the example of Beethoven was 
a hard act to follow, no one 
nearby, which is to say, in the
vicinity of Vienna, which had 
ruled the musical world for 
more than half a century, from 
Mozart to late Beethoven, 
would be able to match his 
eminence, not even the, 
however mighty, Brahms 

but in the East a star was born, in
1840, of extraordinary dimensions,
to tower above the High Romantic 
period, which shone with, were it 
not for its distance from the 
European central galaxy,  
comparable brightness  

Beethoven had written for every
instrument, every combination 
of instruments, every voice, 
every combination of voices, 
no other composer had, nor 
has since, done that but the 
incandescent Tchaikovsky
who’d ever ‘a’ thunk it

symphonies, concertos, string
quartets, sonatas, variations, 
ballets, operas, liturgical 
pieces, there wasn’t anything 
he didn’t touch, and transform 
into magic

here‘s an early work, his Opus 13
only, in order to get chronological 
perspective, and, as I pursue this 
compelling trajectory, a sense of  
his musical evolution, his First
Symphony, “Winter Dreams”*

listen for troikas flying across 
the steppes, hear the bells tingle 
from their fleeting carriages, be 
swept away by the exhilarating 
majesty


R ! chard

Simon Bolivar Symphony Orchestra,
      Joshua dos Santos, conductor

twice upon a dirge – Beethoven / Chopin

owl-on-a-grave-1837.jpg!Large

   Owl on a Grave” / “Eule am Grab (c.1836 – c.1837) 

          Caspar David Friedrich

                   _______

following my nose rather than 
my intellect in my exploration 
of musical treasures, like a very 
Aladdin uncovering at the click 
of my password a cave full of 
priceless wonders, I might find 
stuff out of sequence, but gems
nevertheless, and I can’t just 
whisk by without acknowledging 
them, however peripheral to my 
main task  

it’s like heading towards the Eiffel
Tower in Paris, and not stopping 
at the Arche de Triomphe

though I’d debated so soon 
presenting these two pieces,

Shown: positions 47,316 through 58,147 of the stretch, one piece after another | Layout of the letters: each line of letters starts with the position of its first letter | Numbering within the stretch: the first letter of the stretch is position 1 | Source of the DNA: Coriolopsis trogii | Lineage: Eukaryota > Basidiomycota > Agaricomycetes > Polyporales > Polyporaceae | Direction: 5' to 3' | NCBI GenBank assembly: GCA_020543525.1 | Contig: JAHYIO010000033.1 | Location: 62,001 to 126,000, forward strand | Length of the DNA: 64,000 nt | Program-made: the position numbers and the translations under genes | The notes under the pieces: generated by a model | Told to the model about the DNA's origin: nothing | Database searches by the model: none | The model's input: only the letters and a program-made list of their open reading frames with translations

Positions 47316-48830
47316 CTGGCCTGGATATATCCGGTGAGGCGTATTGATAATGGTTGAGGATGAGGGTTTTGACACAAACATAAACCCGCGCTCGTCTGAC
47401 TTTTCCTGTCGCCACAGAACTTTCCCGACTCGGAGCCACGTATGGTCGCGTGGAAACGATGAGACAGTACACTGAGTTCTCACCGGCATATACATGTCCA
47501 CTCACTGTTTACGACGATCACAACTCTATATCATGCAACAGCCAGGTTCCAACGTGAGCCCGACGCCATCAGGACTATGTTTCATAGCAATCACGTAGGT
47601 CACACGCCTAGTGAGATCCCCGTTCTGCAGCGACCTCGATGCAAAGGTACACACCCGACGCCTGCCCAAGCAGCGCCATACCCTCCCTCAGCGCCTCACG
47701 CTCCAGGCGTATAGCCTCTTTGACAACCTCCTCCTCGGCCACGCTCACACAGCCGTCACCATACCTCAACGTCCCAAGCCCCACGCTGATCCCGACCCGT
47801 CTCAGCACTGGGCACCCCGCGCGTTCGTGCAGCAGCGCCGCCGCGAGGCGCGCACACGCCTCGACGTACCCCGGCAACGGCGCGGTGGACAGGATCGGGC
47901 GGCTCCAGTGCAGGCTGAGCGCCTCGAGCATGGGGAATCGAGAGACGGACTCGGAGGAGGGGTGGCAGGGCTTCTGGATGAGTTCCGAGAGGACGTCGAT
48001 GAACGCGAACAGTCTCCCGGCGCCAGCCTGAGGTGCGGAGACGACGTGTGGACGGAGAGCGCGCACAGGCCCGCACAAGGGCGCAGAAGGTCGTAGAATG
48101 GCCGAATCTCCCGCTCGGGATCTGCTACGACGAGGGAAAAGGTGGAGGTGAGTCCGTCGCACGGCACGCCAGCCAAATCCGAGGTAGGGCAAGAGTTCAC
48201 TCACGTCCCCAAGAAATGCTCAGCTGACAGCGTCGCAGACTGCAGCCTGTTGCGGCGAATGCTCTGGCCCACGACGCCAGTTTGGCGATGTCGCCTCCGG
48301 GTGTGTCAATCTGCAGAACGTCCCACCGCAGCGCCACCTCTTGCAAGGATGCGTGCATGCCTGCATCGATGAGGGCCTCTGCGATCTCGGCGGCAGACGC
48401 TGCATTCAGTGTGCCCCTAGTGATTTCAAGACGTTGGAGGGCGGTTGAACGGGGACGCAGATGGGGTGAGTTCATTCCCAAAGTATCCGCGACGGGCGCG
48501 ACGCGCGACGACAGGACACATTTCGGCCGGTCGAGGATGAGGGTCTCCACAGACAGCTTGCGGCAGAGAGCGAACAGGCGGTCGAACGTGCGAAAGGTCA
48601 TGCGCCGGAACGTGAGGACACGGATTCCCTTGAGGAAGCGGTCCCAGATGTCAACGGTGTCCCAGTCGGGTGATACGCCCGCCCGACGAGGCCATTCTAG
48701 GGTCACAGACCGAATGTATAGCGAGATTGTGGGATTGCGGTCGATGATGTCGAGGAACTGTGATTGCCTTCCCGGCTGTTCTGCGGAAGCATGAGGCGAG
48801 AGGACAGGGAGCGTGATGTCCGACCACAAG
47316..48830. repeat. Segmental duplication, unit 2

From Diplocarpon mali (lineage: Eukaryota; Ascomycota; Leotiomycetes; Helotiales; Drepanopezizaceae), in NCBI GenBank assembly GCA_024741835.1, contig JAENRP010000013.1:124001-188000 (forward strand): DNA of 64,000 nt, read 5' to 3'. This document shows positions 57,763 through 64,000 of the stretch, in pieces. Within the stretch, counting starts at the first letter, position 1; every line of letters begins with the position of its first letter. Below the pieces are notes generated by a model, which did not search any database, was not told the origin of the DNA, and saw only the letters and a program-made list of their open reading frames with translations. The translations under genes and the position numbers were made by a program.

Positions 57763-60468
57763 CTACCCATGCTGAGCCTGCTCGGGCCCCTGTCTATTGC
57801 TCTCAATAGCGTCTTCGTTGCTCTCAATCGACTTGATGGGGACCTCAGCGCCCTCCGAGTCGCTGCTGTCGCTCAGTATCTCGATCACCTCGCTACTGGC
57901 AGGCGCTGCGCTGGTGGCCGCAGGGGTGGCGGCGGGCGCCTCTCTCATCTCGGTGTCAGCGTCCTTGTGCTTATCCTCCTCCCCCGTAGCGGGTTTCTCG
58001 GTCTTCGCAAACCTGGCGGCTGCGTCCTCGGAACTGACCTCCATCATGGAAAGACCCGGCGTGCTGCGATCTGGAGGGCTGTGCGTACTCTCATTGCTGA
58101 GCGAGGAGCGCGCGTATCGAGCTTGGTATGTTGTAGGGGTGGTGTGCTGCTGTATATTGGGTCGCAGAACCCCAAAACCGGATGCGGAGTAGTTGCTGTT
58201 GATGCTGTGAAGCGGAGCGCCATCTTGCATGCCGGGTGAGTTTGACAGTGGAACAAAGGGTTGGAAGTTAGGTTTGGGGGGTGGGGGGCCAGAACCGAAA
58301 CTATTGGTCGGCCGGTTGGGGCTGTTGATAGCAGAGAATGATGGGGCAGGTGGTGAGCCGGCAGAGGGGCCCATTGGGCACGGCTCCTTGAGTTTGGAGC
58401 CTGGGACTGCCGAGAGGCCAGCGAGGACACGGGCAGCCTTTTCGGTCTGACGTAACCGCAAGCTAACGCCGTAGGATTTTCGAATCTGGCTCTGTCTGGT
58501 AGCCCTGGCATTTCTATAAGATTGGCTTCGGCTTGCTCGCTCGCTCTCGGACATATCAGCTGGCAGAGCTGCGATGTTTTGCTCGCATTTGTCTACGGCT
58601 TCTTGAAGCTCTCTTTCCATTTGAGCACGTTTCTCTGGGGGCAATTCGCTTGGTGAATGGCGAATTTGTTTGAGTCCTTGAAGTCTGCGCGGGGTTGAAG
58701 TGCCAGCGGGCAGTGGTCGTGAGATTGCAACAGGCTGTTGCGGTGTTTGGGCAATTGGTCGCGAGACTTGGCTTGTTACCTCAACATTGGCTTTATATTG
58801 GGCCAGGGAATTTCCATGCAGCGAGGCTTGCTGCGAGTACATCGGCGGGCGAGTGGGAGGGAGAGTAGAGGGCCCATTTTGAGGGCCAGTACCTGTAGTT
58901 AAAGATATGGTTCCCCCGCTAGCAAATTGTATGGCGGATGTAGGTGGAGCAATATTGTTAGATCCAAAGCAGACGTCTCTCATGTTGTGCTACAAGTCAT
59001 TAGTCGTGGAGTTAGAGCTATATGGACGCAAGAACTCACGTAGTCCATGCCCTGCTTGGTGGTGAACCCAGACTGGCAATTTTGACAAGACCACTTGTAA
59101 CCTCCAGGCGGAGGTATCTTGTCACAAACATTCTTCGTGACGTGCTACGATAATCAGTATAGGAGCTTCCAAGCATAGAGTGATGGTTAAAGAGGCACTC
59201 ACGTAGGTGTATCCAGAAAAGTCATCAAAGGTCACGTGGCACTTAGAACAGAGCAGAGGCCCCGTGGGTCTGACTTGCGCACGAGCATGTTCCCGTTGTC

not because of their chronology 
especially, though also that, but 
mostly because of their dour 
content, I’ll point out that the 
move from Classicism to 
Romanticism is the transition 
from dance music, delightful 
music, to drama, passion, 
powerful emotions, dirges, 
therefore, are not out of place, 
however mournful

thus the two most famous 
funeral marches, Beethoven’s,
Chopin’s, the third movement 
in either of their home sonatas

the clincher for me was the 
immaculate performance of 
the Chopin herea revelatory 
moment, though the Beethoven
significantly earlier, the tune, 
1801, 1837, is nevertheless 
unimpeachable, however still 
underdeveloped – four variations 
only in the first movement, for 
instance, and all of them 
elementary – the caterpillar had 
not yet become the butterfly, the 
apple blossom the apple

note that each movement in the 
Chopin, apart from the last, has
two distinct tempi, executed 
effortlessly and nearly 
imperceptibly, a total of six, you 
can’t see, you can’t hear, the 
seams as you listen, which, with 
its virtual therefore episodes, 
conflicting and tortuous 
emotions, constitute collectively 
a drama, a narrative, music has 
become literature

the last movement of the Chopin
moves beyond even tempo – 
Beethoven’s also, incidentally, 
nearly – creating therefore 
very challenge to it, both trying 
to transcend tempi, an area to 
closely watch

Beethoven’s Piano Sonata no 12

Chopin’s Piano Sonata no 2

take your pick

both are supremely, mark, 
instructive


R ! chard

“First Piano Concerto” – Pyotr Ilyich Tchaikovsky

concerto-1975

      “Concerto (1975) 

               Jack Bush

                         _____

if there’s a piece that defines Classical music
for most people, encapsulates it, even for 
those who aren’t especially interested in 
Classical music, that piece would be, I think,
Tchaikovsky‘s First Piano Concerto

strictly speaking Tchaikovsky isn’t a Classical
composer, but a Romantic one, the Classical 
period in music having been transformed 
some years earlier into the Romantic period
by none other than Beethoven1770 – 1827, 
perhaps the most transformative composer 
of all time – Tchaikovsky‘s First Piano Concerto
was written in the winter of 1874 – 1875, pretty
well at the end of the Romantic Period, which 
then ceded to the Impressionists, just to get 
our periods right

what the Romantic Period added to the 
Classical Era was emotion, sentiment – note 
the use of tenuto, for instance, beats being 
drawn out, languidly, longingly, for pathos – 
what it maintained was the structure, the 
trinity of Classical conditions, rhythm, tonality, 
and repetition, which is why even the most 
uninformed listener will usually be able to 
sing along throughout the entire performance
the blueprint is in our collective blood, in the 
DNA of our culture

to remain present a piece must remain 
relevant to the promoter, an interpreter must
have reason to play it, substance surely plays 
a big part, but technical considerations play 
perhaps an even greater role towards a great
work’s longevityChopsticks“, for instance, 
is good but it won’t fill a concert hall  

unless, of course, it’s with Liberace

the “First Piano Concerto” of Tchaikovsky is 
the Everest of compositions, emotionally
complex and technically forbidding, nearly 
impossible, it would seem, were it not for 
those few who’ve mastered its treacherous 
challenges, conquered its nearly indomitable  
spirit